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Marione John C.


1. G.R. No. L-28870 September 6, 1985



Petitioner was employed as an Editorial Assistant in the SSS and later on appointed to 'Technical
Assistant' effective January 1, 1965.

On May, 1966, respondent Administrator filed charges against petitioner for dishonesty and
electioneering which petitioner answered and denied the charges against him.

On July 6, 1966, petitioner received a copy of a memorandum from the Acting Administrator of
the SSS informing him that his answer was not satisfactory and therefore, the charges against him
would be formally investigated by a committee. Petitioner was placed on preventive suspension
effective July, 1966.

On September 15, 1966, respondent Social Security Commission passed Resolution No. 1003
affirming the decision of respondent Administrator Gilberto Teodoro 'finding petitioner guilty of
dishonesty, as charged, and imposing upon him the penalty of dismissal from the service, effective
on the first day of his preventive suspension (July 6, 1966) with prejudice to reinstatement.'

On November 10, 1966, appellant Amado Tolentino filed with the Court of First Instance of Rizal
a petition for mandamus with preliminary mandatory injunction questioning the validity of
Resolution No. 1003.
Petitioner’s contended that Resolution No. 1003 of respondent Commission and the decision of
respondent Administrator is null and void and of no effect whatever, for lack of jurisdiction
because the power, nay, jurisdiction to decide administrative cases against civil service employees
like petitioner is vested by the Civil Service Act of 1959 and the Civil Service Rules exclusively
in the Civil Service Commissioner"
The Court of First Instance dismissed petitioner’s petition on June 5, 1967 and the motion for
consideration on August 12, 1967, contending that it has no jurisdiction over respondent Social
Security Commission, the latter being of the same rank as the former.


Whether or not the Social Security Commission has jurisdiction over administrative actions filed
before it against its own erring employees.

Jurisdiction over the subject matter is vested by law. It is not acquired by the consent or
acquiescence of the parties, nor the unilateral assumption thereof by any tribunal. The settled rule
is that jurisdiction of a court or tribunal is determined by the statute in force at the time of the
commencement of the action. And once acquired, jurisdiction continues, regardless of "subsequent
happenings", until the case is finally terminated.

The laws applicable under the circumstances are the Social Security Act of 1954 (R.A. 1161), as
amended by R.A. 2658 (which took effect June 18, 1960) and the Civil Service Act of 1959 (R.A.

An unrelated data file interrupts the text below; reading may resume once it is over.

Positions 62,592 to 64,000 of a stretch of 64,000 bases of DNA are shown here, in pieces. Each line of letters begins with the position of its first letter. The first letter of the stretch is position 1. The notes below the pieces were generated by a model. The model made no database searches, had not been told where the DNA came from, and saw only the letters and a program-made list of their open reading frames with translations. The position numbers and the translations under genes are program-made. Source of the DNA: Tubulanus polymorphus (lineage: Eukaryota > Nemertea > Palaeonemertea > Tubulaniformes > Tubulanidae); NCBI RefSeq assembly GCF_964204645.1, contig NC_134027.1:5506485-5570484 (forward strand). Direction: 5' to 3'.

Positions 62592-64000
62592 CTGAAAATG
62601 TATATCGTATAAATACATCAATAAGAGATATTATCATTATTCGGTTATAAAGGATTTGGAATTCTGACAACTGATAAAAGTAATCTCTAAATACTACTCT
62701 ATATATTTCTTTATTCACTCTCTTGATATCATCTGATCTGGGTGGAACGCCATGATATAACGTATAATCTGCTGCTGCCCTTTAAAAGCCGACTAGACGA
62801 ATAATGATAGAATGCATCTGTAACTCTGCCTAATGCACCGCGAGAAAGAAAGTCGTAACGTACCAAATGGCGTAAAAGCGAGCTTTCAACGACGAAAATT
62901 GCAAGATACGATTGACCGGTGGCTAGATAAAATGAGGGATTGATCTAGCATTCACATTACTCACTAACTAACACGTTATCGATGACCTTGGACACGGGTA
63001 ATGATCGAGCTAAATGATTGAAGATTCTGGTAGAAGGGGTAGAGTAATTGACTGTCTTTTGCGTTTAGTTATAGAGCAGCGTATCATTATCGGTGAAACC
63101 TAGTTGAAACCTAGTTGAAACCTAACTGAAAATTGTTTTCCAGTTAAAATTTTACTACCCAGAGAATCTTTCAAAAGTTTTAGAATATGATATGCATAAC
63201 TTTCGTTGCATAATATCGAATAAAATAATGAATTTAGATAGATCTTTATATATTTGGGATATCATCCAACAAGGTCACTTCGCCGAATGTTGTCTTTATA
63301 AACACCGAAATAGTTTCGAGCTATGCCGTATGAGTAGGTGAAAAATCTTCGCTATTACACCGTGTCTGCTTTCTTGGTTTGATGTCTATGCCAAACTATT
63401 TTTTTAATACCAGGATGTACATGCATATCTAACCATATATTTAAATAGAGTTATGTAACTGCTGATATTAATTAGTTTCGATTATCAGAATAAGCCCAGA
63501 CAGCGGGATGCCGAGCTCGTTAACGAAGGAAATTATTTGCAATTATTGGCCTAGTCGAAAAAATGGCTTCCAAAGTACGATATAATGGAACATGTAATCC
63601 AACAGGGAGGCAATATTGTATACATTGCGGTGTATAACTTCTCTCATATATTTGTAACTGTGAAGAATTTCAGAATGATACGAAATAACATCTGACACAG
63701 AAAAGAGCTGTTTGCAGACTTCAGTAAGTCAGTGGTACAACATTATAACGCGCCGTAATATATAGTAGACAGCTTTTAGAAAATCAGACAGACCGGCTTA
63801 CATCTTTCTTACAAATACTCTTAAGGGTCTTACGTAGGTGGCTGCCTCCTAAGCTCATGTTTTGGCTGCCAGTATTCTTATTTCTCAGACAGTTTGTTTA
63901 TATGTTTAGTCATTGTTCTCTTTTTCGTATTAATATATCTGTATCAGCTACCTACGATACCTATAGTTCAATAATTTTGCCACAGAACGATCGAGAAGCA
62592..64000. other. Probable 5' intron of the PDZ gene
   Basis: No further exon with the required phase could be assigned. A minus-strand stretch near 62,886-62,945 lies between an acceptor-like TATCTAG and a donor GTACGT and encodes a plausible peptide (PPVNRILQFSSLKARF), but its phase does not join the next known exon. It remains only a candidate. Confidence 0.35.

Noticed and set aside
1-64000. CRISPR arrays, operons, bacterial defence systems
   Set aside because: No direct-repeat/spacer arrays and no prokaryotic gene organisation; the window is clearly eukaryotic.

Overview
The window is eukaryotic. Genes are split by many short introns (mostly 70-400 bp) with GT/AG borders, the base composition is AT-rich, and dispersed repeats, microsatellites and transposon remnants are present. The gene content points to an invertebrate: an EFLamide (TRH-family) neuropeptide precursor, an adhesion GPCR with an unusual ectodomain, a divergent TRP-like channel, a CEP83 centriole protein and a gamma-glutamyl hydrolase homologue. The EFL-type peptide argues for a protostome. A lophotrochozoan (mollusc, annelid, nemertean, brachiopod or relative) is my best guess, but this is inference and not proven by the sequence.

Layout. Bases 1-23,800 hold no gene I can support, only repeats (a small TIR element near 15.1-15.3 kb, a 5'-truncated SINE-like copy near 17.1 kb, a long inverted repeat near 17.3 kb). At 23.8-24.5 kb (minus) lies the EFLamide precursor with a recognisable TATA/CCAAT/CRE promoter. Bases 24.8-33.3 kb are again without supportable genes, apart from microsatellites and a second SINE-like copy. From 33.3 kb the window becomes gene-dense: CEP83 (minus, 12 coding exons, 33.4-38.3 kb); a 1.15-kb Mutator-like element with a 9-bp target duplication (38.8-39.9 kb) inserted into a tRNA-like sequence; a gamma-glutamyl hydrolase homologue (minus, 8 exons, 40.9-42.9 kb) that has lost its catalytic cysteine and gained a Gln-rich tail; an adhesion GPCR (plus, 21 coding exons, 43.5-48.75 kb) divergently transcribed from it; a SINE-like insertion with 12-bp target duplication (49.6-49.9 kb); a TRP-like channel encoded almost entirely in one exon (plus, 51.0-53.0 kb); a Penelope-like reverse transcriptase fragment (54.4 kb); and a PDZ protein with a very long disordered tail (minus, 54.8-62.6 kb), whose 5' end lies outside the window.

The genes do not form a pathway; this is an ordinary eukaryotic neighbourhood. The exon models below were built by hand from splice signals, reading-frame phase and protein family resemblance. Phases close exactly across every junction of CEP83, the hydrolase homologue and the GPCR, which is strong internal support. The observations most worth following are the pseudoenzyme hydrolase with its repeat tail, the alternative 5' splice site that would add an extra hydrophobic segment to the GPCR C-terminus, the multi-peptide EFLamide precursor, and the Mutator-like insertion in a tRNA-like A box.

At the time the questioned Resolution No. 1003 was promulgated and implemented dismissing
petitioner- appellant Amado Tolentino, the respondents-appellees Social Security Commission,
Gilberto Teodoro and Angel Penano did not have the power to hear and decide administrative and
disciplinary charges filed against erring employees of the Commission.

This because under section 33 of the Civil Service Act (Republic Act 2260) heretofore quoted,
before the amendments introduced therein by Republic Act No. 6040, the sole power to impose
disciplinary sanctions on civil service employees was vested exclusively in the Commissioner of
Civil Service. This is emphasized by the provisions of section 27 of the Civil Service Rules
requiring the Department Head concerned within 15 days from receipt of the complete record of
the case, to forward such record with his comment and recommendation to the Commissioner for

The Social Security Commission, as an agency of the government, may be considered a department
and respondent Gilberto Teodoro, its department head. Resolution No. 1003 may be treated as the
recommendation of the department head which may be submitted to the Civil Service Commission
for decision and/or appropriate action.
2. [G.R. No. L-27145. November 29, 1968.]


Plaintiff, Mariquita Luna, and defendant, Geronimo Carandang, entered into a contract of lease for
a period of 10 years involving a parcel of agricultural land situated at Calapan, Oriental Mindoro.
The lessee, Carandang, failed or refused to pay in full the stipulated rent during the first two years
of the contract such that as of March 26, 1964, he owed the lessor unpaid rents in the amount of

On May 26, 1964, the plaintiff-lessor commenced an action in the Court of First Instance of